In my estimation, after the water, there is no entity more important
to the Great Dismal Swamp than its trees.
There are so many tree species, it's difficult to account for them all during a single visit.
There are tall pines, cypress, hemlock, gum.
There are poplars, mulberries, and cottonwoods.
Even strange tree-like plants that I've never seen before.
These many trees have quietly stood watch over the Swamp for centuries.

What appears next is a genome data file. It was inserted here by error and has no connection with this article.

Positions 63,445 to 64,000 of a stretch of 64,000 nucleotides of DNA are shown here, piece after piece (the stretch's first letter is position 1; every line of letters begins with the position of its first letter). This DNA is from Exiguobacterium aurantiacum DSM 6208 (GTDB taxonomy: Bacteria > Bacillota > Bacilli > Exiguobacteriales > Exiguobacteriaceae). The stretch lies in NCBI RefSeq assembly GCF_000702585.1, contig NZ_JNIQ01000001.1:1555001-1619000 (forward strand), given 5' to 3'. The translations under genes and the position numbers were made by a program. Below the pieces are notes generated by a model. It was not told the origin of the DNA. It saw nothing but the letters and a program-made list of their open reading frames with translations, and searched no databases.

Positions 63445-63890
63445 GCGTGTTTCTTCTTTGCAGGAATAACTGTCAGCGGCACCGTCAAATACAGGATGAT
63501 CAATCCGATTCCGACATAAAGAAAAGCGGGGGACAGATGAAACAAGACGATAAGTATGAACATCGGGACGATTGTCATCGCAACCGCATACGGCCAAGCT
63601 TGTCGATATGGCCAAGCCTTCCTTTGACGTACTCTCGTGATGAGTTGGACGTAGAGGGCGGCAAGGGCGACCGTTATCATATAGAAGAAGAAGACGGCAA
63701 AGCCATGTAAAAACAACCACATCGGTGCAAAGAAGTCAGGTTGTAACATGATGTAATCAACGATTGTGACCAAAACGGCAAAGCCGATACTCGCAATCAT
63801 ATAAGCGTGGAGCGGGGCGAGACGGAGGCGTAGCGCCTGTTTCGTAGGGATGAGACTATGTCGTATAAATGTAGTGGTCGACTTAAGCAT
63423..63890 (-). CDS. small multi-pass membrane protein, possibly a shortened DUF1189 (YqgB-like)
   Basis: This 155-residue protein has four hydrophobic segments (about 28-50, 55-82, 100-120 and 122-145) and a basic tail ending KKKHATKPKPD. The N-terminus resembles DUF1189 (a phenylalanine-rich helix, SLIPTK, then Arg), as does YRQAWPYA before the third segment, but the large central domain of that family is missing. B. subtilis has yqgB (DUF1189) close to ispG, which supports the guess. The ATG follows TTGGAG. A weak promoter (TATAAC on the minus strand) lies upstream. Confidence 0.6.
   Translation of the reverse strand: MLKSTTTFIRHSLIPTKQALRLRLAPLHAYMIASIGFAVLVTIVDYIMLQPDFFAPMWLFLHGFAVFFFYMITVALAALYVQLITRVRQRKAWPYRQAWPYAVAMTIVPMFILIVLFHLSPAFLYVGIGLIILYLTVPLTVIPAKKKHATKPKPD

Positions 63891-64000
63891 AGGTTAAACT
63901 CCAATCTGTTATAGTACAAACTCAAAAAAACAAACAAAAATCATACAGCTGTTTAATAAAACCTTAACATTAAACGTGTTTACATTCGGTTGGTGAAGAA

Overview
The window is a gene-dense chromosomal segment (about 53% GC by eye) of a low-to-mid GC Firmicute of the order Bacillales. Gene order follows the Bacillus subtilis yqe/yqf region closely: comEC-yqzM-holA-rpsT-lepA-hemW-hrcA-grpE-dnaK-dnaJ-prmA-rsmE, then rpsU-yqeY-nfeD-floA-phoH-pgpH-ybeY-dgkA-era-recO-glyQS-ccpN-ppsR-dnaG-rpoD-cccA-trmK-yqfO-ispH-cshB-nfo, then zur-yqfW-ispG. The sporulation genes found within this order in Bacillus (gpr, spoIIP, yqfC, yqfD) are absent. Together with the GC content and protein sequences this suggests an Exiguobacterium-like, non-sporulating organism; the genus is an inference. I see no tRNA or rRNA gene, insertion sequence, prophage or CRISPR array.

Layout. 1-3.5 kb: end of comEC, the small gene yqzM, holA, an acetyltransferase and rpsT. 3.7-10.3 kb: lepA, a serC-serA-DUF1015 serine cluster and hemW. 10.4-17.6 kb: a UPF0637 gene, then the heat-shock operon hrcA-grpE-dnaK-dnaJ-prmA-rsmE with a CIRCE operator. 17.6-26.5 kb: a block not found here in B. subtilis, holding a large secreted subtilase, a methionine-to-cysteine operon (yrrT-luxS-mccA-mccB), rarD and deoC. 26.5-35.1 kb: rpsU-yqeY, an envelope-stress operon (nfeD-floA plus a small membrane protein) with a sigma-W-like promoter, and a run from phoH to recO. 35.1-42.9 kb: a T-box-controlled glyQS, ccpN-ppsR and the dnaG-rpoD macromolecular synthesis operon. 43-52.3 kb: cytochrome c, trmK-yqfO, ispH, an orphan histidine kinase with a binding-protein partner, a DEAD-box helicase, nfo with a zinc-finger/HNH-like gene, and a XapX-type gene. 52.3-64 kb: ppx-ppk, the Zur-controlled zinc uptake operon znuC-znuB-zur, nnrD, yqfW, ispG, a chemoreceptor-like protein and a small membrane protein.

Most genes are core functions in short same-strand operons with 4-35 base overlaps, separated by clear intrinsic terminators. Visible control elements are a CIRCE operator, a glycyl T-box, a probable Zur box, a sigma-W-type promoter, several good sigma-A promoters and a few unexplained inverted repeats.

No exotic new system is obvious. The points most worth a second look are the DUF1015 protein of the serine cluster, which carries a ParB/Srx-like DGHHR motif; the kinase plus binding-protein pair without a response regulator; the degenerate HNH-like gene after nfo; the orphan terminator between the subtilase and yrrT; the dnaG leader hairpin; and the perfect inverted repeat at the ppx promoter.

That's why I call the Swamp trees "witness trees."
They've endured time and trial and observed the characters of history passing under them.
The trees in the Swamp grow very closely together,
so they are often very tall, with most of the leaves at the top.
Here is a pair of trees with knot holes in about the same place:
I like this grouping; it's like a tree within a tree.
This tree is massive. Its branches reach far into the forest canopy.
Here's another interesting sculpture.
Its branches twist and turn and seem up to no good.
Here's a tree hosting a thick vine: